That’s a picture of me when I was about 6 months old. As you can tell I’m wearing a special shoe on my left foot. That shoe, along with a cast, straightened (well, for the most part) the crooked leg I was born with. I’m sure my parents were thinking that having a slightly crooked leg would hamper my movement as I grew up. But I bet the biggest reason for the correction was that I would just look plain funny with a twisted leg.
So many of us have reconstructed some part of our bodies that we don’t even think twice about it. Think about how many people have straightened their crooked teeth or in the case of Debora L. Spar, who recently authored “Aging and My Beauty Dilemma” in last week’s New York Times, reduced her breasts via breast reduction surgery. Such procedures rarely faze us or compel us to judge people harshly because of them. When a 13 year-old boy walks around with upper and lower braces in his mouth, we don’t say: “oh, he’s so vain” or “he’s succumbing to social pressures, he should be above that.” Of course not.
So why do so many of us strong, empowered women feel so damn insecure getting fillers or a boob lift? Why must we think we are somehow being hypocrites or turning our back on feminism?
I have to hand it to Spar for putting herself out there and sharing her insecurities. And bravo for the New York Times to take her words seriously enough to print them. As president of an excellent women’s college, Barnard, Spar is certainly a model of feminism. And yet, she, like so many of us, are fearful of looking old, and, at the same time, ashamed for feeling that way or doing anything about it. It wasn’t so much that she was insecure with her changing looks (though she clearly is) but that she feels she is going against her feminist principles that really bothered her.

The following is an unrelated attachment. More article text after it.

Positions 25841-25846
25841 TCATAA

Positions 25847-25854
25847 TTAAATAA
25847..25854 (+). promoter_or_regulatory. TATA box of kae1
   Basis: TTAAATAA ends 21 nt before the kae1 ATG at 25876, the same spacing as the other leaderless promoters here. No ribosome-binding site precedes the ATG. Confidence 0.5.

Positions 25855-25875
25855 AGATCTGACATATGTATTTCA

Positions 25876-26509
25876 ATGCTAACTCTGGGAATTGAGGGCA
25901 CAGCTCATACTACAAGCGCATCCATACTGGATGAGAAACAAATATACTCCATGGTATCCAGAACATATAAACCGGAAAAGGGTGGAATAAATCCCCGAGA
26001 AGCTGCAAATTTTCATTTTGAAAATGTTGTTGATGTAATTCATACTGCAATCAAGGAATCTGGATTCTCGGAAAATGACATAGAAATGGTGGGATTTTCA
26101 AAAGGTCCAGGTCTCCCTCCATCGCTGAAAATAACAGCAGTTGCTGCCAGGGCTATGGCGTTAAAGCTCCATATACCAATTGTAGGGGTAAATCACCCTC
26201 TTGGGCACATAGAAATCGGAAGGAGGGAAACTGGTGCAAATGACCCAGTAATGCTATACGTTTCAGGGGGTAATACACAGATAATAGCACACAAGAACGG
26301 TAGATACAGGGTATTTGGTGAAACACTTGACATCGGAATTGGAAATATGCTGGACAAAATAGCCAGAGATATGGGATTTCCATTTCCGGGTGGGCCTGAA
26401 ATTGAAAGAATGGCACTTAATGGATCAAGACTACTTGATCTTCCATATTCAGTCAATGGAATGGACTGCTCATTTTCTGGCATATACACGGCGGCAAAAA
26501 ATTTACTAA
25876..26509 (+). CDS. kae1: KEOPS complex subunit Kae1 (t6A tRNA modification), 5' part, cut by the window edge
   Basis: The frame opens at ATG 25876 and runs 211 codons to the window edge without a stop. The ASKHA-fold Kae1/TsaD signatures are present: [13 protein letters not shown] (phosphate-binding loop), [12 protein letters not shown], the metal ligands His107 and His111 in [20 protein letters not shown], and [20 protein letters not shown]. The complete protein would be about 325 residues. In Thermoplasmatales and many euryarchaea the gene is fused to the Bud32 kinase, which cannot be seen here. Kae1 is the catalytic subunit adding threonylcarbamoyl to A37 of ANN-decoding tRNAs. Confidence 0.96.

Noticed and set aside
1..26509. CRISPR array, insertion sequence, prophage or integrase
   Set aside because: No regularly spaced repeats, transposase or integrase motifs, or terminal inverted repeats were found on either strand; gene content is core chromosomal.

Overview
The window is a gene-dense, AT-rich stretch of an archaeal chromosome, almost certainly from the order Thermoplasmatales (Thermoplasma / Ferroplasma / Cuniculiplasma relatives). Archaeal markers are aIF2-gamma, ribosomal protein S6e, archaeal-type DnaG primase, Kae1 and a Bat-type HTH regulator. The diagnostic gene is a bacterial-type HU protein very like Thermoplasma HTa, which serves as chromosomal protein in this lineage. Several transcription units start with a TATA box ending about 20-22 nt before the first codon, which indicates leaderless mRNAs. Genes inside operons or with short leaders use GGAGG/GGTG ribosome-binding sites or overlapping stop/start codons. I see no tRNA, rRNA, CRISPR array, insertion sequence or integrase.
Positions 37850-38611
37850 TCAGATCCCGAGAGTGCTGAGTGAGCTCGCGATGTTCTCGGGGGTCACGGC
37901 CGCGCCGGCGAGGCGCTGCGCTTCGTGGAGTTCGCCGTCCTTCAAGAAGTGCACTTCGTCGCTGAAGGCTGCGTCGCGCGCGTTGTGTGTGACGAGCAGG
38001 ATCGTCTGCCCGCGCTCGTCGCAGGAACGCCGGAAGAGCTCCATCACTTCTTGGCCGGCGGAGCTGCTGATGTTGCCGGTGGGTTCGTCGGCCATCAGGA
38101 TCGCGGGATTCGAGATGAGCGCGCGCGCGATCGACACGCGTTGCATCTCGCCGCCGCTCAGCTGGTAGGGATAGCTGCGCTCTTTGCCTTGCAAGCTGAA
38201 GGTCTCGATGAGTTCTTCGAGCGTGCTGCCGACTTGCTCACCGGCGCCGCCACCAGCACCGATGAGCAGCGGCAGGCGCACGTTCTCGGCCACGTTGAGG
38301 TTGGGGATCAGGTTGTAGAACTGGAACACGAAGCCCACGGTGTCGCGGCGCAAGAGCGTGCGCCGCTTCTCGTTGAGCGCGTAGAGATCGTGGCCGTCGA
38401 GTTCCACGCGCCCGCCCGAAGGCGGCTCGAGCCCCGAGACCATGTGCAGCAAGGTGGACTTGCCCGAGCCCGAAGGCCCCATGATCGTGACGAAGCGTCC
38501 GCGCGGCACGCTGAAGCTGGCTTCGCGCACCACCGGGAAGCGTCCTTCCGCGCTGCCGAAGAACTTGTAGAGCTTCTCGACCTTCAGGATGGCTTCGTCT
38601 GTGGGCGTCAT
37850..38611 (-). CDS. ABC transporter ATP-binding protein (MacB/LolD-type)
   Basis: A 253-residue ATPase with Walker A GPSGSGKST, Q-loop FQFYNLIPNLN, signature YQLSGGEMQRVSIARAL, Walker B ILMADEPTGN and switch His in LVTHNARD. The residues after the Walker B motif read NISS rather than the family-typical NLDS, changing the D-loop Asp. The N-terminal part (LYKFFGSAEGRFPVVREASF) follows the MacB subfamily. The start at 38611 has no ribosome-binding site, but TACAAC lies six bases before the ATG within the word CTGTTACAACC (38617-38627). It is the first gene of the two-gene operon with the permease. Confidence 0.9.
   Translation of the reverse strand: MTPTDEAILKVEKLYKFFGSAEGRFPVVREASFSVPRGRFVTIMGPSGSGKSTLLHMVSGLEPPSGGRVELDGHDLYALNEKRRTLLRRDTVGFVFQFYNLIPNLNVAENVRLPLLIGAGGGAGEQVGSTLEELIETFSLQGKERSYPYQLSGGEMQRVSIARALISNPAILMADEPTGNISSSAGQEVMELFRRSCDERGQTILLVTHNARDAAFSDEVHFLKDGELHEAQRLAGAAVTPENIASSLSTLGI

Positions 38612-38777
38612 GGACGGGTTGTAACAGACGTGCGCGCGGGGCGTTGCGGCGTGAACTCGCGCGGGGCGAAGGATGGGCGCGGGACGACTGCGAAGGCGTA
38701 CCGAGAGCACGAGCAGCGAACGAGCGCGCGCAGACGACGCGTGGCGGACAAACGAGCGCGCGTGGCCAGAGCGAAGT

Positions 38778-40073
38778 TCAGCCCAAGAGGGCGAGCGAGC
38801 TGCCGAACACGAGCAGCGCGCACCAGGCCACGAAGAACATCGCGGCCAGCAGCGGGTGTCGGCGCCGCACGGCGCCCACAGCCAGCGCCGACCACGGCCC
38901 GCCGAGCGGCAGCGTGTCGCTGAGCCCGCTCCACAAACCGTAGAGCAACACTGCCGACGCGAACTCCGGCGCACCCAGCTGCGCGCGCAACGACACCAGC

I get it. The media or western culture in general can often makes us feel ugly and prey on our insecurities around aging. And then, to make matters worse, it pressures us not to address those feelings lest we be called frivolous or worse, a hypocrite.
But, c’mon. Getting a haircut, shaving our legs, and wearing Invisalign are such common behaviors now we don’t think anything of them. And yet they are all part of our daily regimen to transform how we look. Should we feel ashamed that we do them, no way! And men do them too. They don’t make us less powerful, brilliant or leader-like.
And the same should be true for fillers, botox, breast augmentation, you name it. They will become so common one day that we will put them in the same bucket as teeth whitening.
So let’s stop wasting our precious energies on judging others for their beauty boosting behaviors. And even better, lets stop wasting our time and effort feeling ashamed for partaking in them.
I applaud Spar for her article. Good for her for having the courage to be so vulnerable and talk about something WE ALL feel in some shape or form. But wouldn’t it be even better if all those “judges” just left her alone so she can feel confident about how she looks and what she does to keep herself feeling beautiful. And that way she can spend more of her time writing about and sharing her valuable insights on women’s education and leadership instead.